How well employees manage themselves under stress matters
It is critically important when thinking about mental health to understand that it is not static.
Much like the weather, it can change based on emotions that influence mood and a person’s outlook on the world.
Mental health is personal, meaning two people in the same situation can have different outlooks on what is happening.
Each day, the average person has tens of thousands of thoughts, many of which are automatic; they just pop into their head. When these thoughts are negative and a person believes they are true, this can influence their thinking, emotions, and behaviours.
Mental fitness is a preventive approach for a person to prepare themselves to manage both the good and challenging times.
One constant for all employees is there will be personal and professional stress; there is no escaping this reality. How well they manage themselves under stress matters.
Three core ways employees cope are:
- Prosocial coping skills — doing healthy and helpful things under pressure. These behaviours can also be done for prevention and building resiliency in preparation for challenging times.
- At-risk coping skills — engaging in feel-good activities to influence unwanted emotions and to feel better. Many eat to feel better when they feel stress.
- Help-seeking behaviour — asking for help and knowing where to get it.
Knowing the algorithm for mental health can position employees and employers to support workers to engage in prosocial coping skills, and leaders to be clear on how they can support employees and remove emotional drains.
Positively impacting mental health
In the first article of this series, “COVID collateral damage: Why mental fitness matters now, more than ever,” the concept of prevention versus support was explored as to what employers can do to impact employees’ mental health.
The goal was to introduce the concept of mental fitness and to get the reader thinking about the algorithm for mental health.
Before introducing this algorithm, pause and think about the algorithm for physical health.
We know that if we engage in exercise and a healthy diet, get enough sleep and pay attention to lifestyle choices, we can positively impact our physical health.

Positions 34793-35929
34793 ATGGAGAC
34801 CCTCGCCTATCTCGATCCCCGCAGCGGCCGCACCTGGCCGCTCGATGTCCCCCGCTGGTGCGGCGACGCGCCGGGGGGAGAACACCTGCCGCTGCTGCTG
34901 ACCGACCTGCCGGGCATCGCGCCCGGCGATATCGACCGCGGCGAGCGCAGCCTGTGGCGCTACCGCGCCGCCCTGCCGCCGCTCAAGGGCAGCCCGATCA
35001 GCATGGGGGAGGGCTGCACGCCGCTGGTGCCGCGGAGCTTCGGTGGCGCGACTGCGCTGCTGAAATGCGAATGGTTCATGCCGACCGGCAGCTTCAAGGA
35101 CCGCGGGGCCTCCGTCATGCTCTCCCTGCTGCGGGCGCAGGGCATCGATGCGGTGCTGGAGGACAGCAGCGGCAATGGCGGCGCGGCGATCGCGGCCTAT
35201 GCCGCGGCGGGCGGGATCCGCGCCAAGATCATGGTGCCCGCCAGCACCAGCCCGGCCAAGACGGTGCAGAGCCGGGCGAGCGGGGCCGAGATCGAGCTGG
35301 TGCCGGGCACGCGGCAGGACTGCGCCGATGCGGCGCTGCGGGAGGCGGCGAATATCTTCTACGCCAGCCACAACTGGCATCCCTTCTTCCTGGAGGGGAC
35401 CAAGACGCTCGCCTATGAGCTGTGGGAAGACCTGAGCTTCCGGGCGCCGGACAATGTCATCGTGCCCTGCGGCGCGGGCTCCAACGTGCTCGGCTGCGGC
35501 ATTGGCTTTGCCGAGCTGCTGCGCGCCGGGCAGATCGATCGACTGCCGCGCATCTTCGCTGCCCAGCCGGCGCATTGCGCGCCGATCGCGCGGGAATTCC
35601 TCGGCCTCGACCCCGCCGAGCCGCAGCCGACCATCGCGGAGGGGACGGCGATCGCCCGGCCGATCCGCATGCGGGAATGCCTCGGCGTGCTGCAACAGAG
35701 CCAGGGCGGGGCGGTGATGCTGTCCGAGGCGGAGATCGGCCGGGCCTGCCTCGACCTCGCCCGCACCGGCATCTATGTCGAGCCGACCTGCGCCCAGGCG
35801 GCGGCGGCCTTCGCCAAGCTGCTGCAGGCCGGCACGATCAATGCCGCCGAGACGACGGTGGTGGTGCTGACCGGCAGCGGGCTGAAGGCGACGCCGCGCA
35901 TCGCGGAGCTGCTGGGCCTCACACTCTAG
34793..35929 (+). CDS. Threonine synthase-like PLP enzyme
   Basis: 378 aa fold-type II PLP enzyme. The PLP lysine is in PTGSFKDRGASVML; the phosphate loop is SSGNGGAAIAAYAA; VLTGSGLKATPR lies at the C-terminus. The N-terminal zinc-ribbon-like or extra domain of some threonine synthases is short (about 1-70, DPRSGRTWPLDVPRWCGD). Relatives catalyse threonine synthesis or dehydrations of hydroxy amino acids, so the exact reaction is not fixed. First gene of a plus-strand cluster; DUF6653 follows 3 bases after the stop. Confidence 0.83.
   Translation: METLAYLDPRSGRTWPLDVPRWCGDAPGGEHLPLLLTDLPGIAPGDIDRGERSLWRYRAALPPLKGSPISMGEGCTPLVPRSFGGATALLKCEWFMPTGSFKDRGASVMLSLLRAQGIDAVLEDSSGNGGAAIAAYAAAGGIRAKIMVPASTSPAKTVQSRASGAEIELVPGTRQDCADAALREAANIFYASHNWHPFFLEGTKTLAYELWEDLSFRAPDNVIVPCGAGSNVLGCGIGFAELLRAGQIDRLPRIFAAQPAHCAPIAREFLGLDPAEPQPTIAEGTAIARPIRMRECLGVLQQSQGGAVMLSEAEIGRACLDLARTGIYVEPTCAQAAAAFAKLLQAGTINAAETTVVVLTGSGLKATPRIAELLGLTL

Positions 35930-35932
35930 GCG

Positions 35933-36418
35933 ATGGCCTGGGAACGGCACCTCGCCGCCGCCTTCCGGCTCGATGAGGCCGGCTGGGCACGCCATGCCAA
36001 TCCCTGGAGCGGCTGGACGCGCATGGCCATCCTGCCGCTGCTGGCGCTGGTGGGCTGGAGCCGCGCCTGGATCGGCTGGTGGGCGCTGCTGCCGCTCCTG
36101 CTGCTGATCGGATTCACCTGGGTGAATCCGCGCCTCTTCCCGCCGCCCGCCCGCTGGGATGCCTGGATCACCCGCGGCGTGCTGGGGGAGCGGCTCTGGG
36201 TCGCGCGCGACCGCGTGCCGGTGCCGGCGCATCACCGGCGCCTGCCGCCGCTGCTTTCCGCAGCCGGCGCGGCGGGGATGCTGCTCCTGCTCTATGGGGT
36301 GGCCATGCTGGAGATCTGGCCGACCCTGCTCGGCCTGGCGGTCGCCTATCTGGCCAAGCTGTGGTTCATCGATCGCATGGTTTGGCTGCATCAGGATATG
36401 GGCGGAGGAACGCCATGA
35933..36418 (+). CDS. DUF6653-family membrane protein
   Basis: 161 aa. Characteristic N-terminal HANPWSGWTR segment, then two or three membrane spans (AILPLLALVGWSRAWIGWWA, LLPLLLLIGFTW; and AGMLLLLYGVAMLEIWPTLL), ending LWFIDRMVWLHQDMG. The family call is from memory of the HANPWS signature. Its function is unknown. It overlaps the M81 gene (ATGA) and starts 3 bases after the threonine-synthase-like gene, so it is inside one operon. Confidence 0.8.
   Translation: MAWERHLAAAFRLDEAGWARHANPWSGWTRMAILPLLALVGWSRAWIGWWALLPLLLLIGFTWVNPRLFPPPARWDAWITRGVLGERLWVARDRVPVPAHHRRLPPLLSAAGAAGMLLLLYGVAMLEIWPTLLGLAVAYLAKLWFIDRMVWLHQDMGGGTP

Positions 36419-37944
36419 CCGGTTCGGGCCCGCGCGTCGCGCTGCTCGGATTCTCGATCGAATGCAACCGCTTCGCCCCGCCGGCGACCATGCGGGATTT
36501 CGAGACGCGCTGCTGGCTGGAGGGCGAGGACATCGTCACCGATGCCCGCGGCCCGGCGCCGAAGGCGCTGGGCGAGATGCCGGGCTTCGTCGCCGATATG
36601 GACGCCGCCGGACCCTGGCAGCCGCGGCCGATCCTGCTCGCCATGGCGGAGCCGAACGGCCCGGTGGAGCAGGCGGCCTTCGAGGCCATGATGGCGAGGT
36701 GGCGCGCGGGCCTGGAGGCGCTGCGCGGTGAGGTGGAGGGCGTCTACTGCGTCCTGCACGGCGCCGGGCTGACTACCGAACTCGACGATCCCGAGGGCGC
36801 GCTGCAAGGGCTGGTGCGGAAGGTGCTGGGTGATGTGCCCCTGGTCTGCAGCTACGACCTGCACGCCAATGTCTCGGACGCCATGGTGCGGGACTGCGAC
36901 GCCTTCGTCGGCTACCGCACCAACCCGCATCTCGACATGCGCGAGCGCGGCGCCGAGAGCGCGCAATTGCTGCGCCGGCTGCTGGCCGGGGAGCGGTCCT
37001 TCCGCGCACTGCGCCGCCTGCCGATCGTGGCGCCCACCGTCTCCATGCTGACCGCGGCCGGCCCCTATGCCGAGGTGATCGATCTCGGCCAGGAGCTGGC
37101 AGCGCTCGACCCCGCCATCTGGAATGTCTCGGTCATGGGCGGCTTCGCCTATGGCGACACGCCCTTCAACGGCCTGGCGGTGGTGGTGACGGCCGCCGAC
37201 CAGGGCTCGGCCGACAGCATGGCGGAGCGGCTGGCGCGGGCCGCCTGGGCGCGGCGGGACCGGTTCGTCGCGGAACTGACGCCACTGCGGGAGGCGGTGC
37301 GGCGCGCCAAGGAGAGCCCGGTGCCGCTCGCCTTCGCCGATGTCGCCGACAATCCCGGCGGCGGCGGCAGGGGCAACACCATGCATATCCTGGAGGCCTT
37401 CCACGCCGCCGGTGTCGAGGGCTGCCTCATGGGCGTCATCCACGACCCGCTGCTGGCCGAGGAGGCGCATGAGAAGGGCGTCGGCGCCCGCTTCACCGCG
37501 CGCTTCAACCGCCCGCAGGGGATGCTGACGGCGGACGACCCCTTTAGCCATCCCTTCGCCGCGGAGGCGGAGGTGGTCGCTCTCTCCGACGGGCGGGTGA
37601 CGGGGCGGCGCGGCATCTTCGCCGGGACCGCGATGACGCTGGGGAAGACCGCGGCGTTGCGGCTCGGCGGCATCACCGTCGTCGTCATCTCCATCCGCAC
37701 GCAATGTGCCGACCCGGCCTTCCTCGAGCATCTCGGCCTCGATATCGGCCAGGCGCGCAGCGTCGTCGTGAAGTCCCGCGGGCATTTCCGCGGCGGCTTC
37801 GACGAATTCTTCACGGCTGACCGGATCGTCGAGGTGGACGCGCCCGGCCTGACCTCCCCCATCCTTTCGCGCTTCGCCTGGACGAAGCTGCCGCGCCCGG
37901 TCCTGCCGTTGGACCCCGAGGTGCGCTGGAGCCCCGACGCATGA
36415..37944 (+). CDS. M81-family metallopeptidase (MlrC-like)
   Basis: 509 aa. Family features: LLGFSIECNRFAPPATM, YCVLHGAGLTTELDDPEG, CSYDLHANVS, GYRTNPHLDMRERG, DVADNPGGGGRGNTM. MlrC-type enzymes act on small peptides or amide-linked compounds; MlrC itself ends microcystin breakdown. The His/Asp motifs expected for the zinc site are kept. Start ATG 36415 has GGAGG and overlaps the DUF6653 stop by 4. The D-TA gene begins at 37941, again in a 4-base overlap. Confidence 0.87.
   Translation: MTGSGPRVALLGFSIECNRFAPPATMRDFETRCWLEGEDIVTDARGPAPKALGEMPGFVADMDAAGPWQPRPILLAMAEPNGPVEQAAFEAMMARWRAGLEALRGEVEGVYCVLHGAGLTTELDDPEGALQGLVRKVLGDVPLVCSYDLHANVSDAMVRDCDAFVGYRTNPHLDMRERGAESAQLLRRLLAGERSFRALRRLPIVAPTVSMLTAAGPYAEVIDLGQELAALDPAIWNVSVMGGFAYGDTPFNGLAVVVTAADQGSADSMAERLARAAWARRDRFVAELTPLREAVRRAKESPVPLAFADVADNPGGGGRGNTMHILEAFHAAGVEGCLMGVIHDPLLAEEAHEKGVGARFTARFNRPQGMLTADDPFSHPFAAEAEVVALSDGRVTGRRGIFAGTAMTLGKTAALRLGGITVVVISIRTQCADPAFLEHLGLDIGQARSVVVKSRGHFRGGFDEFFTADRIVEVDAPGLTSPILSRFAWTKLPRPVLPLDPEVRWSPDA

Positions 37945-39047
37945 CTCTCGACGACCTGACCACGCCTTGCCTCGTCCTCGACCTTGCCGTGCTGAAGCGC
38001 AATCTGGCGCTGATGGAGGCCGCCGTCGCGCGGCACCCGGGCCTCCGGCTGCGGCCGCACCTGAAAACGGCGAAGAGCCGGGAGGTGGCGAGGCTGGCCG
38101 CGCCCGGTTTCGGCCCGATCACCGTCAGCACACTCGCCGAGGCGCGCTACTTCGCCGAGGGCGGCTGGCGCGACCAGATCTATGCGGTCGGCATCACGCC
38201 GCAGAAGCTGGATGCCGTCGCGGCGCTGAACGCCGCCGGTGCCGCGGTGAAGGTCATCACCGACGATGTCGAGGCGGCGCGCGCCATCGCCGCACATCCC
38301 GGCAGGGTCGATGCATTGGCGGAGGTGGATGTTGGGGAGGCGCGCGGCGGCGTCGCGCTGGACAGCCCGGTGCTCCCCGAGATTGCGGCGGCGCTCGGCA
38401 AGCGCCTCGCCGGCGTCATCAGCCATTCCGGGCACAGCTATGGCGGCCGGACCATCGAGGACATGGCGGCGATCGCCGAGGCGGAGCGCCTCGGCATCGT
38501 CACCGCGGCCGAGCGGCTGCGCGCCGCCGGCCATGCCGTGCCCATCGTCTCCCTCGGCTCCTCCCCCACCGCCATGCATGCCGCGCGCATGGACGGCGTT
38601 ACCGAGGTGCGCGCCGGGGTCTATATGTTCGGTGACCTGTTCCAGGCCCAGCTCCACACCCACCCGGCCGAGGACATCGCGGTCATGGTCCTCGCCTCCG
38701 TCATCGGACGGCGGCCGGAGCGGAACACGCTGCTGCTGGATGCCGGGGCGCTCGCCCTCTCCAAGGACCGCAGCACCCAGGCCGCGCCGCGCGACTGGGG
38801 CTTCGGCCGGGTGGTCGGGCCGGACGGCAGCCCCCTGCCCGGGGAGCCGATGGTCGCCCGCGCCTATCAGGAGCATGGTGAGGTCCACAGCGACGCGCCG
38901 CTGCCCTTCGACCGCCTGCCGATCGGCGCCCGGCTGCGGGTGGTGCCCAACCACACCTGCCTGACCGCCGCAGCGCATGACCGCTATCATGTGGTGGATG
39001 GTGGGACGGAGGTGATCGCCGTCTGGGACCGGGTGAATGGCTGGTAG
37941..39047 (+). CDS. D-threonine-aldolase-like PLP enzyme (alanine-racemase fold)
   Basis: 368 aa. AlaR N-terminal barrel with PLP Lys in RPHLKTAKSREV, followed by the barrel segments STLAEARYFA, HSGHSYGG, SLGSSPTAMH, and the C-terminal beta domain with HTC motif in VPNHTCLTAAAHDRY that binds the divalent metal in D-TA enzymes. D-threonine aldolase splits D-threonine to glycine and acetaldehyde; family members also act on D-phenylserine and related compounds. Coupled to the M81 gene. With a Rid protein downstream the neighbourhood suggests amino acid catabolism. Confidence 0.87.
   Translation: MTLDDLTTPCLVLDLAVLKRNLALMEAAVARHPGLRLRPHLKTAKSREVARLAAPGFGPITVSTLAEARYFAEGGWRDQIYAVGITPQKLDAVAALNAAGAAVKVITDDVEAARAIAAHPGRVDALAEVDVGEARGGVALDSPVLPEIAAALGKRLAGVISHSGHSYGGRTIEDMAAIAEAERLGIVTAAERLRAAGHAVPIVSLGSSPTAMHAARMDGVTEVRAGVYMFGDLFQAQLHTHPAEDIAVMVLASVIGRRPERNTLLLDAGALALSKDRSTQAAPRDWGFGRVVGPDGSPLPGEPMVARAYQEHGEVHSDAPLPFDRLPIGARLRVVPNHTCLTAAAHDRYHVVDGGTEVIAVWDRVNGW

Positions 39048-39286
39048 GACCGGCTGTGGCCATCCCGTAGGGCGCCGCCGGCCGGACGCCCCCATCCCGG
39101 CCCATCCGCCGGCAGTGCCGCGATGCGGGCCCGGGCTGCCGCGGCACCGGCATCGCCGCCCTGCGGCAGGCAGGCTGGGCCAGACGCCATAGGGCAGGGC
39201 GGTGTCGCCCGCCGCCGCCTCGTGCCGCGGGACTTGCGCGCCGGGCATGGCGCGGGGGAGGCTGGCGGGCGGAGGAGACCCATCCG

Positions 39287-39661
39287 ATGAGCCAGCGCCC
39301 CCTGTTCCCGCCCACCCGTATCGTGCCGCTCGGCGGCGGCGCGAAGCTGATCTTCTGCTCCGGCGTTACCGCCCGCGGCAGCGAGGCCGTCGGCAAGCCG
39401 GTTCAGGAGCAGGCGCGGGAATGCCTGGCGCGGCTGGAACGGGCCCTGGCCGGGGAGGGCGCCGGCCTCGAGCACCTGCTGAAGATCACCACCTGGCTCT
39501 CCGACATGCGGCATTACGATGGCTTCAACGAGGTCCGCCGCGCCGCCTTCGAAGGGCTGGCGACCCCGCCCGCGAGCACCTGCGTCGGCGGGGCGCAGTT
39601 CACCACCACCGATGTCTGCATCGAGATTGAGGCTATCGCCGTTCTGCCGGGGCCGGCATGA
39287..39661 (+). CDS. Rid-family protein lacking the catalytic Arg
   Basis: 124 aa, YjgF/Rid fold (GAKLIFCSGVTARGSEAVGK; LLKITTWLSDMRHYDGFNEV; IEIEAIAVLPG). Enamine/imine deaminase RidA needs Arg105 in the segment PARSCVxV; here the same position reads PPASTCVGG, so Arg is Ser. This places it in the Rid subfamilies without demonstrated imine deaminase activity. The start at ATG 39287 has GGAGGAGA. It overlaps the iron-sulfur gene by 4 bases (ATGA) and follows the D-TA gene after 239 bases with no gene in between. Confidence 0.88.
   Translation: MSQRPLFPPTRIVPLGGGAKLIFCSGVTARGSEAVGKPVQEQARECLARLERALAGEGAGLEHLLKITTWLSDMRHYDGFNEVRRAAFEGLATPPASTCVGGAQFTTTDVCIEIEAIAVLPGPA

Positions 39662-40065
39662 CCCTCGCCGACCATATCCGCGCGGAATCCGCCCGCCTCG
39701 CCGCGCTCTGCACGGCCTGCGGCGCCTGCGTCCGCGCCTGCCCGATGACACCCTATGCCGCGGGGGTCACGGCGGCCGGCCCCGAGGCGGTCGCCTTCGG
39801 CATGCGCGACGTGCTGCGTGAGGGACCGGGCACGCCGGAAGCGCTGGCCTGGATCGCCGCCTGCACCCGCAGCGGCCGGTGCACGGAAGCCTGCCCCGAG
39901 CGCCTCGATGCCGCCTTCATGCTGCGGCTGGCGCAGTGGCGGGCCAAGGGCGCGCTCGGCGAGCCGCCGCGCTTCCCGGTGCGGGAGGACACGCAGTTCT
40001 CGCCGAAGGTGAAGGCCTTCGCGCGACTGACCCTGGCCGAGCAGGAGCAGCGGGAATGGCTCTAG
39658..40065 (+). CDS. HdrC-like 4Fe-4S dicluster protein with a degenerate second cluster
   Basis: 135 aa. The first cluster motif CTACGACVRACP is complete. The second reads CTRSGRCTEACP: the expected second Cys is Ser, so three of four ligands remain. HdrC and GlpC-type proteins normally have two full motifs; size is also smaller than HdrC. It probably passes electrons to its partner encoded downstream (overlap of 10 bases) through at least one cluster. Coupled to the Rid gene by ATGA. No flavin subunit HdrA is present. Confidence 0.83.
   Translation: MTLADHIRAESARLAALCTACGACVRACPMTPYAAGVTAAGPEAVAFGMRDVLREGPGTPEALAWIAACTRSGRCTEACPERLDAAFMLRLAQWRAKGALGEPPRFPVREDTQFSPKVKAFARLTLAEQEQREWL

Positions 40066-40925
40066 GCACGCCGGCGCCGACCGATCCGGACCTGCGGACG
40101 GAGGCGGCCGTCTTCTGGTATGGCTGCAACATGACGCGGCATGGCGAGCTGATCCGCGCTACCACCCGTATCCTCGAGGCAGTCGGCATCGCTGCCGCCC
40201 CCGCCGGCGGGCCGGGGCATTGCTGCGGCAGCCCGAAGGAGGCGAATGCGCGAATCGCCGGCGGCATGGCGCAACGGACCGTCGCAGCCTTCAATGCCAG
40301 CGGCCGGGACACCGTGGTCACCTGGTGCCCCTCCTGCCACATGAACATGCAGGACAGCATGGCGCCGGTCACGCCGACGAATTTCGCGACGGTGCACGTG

It is important to anchor this point. You cannot get physically healthy by thinking about it; you must do something.
Mental health is no different. But employers can play an important role in helping employees build their resiliency and supporting their mental health.
Employers are slowly learning that promoting and supporting mental health is not therapy or getting into their employees’ personal lives.
It is simply providing them the knowledge, skills and opportunity to positively impact their mental health and to reduce mental harms. That is not only good for the employer’s results but also employees’ quality of life and workplace experience.
Four pillars of mental health
In my book, Stop Hiding and Start Living, I define mental health as having four pillars:
- Physical health — These are exercise, diet, sleep and lifestyle choices.
- Mental fitness — This includes prosocial coping skills that are healthy and charge one’s battery. There are literally hundreds of microskills and activities a person can engage in that are good for their health. Spending time with my English bulldog (pet therapy) is one of my best activities.
- Social connections — People need people to be fulfilled. Having safe and meaningful connections in the workplace can make an employee feel included and welcomed. They can also be a resource and advocate.
- Environmental supports — This centres on what employers can do to support employees and society. Maximizing mental health requires employees to have access to psychological health and medical resources, stable employment and financial health. Employers can commit to creating a psychologically safe workplace, having psychologically safe leaders and providing programs and opportunities for employees to get access to mental health prevention and support programs.
Evaluate your mental fitness initiatives
Too many employers do not have a mental fitness strategy.
If they did, they might find their employees would be better able to manage the wear and tear of COVID-19 as well as the demands of life at home and work.
Getting on an exercise bike once seldom does anything for physical health. Neither does taking one resiliency course teach employees what they can do for their mental health.
Random acts of wellness like walking challenges, a three-hour course, a wellness app or a structured program may appear to be helpful, but seldom have an impact because expectations are not aligned with how humans learn and grow.
To be physically healthy, a person needs to adopt a lifestyle focused on actions they can control. Mental fitness is no different; it requires a strategy and a plan to adopt it into one’s daily life. There are no magic solutions or shortcuts.
What kinds of prevention programs do you have in place to support employees day-to-day, week-to-week, month-to-month, and year-to-year?
Like physical health, there is no endpoint where a person can say they have graduated and there is nothing more to be done for mental fitness.
Not understanding the business case for a mental fitness strategy can stop some employers.